# Divisorial ideal

A fractional ideal $\mathfrak a$ of an integral commutative ring $A$ such that $\mathfrak a = A : ( A : \mathfrak a )$( here $A : \mathfrak a$ denotes the set of elements $x$ of the field of fractions of the ring $A$ for which $x \mathfrak a \subset A$). A divisorial ideal is sometimes called a divisor of the ring. For any fractional ideal $\mathfrak a$ the ideal $\widetilde{\mathfrak a} = A : ( A : \mathfrak a )$ is divisorial. The set $D ( A)$ of divisorial ideals of the ring $A$ is a lattice-ordered commutative monoid (semi-group) if $\widetilde{\mathfrak a \cdot \mathfrak b }$ is considered to be the product of two divisorial ideals $\mathfrak a$ and $\mathfrak b$, while the integral divisorial ideals $\mathfrak a \subset A$ are considered as positive (or effective). The monoid $D ( A)$ is a group if and only if the ring $A$ is completely integrally closed; in that case, $A : \mathfrak a$ is the inverse of the divisor $\mathfrak a$.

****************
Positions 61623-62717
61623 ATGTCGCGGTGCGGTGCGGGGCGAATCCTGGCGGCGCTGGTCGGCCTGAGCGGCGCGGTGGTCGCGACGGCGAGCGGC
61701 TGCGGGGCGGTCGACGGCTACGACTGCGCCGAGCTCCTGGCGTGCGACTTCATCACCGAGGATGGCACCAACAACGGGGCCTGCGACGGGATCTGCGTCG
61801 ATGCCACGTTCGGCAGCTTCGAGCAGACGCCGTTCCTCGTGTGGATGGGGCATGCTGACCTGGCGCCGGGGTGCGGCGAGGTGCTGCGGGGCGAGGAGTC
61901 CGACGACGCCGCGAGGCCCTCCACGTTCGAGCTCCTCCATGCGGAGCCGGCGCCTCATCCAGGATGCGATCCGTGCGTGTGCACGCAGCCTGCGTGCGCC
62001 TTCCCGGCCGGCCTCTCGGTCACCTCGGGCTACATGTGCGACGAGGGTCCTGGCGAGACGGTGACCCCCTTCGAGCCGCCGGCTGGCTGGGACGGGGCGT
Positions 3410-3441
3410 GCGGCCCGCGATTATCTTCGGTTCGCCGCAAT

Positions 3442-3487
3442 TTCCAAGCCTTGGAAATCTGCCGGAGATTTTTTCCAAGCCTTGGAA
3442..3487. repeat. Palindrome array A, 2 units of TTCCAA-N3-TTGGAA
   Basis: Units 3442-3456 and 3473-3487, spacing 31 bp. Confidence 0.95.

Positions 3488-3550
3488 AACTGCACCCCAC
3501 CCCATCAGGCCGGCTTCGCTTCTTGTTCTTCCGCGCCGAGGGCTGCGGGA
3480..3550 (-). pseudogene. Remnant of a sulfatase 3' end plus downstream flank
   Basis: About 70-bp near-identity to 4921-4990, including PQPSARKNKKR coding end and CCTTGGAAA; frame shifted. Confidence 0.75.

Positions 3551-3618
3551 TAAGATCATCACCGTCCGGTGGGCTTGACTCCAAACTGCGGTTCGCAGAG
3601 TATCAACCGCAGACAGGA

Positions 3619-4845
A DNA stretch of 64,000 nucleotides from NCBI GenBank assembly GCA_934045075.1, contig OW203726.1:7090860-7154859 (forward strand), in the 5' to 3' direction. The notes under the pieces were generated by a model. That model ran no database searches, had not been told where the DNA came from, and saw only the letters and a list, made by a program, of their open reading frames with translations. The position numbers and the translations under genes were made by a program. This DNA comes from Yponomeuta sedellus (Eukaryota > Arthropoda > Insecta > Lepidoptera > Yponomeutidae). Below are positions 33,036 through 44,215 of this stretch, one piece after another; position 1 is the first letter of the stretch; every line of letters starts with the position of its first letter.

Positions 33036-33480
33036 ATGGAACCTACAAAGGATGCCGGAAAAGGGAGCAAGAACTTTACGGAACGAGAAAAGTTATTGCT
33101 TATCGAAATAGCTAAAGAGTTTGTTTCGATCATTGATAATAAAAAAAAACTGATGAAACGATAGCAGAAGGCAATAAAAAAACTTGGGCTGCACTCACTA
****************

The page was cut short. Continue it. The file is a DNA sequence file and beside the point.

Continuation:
Divisorial ideals are usually considered in a Krull ring (e.g. in a Noetherian integrally closed ring); here, prime ideals of height 1 are divisorial and form a basis of the Abelian group of divisors $D ( A)$. This result is in fact due to E. Artin and B.L. van der Waerden , and forms part of their theory of quasi-equality of ideals (two ideals $\mathfrak a$ and $\mathfrak b$ are called quasi-equal if $\widetilde{\mathfrak a} = \widetilde{\mathfrak b}$), which forms one of the principal subjects in algebra of these days — the study of factorization of ideals.
Principal fractional ideals, as well as invertible fractional ideals, are divisorial and form subgroups $F ( A)$ and $J ( A)$ in $D ( A)$, respectively. The quotient groups $D ( A) / F ( A) = C ( A)$ and $J ( A) / F ( A) = \mathop{\rm Pic} ( A)$ are known, respectively, as the divisor class group and the Picard group of $A$.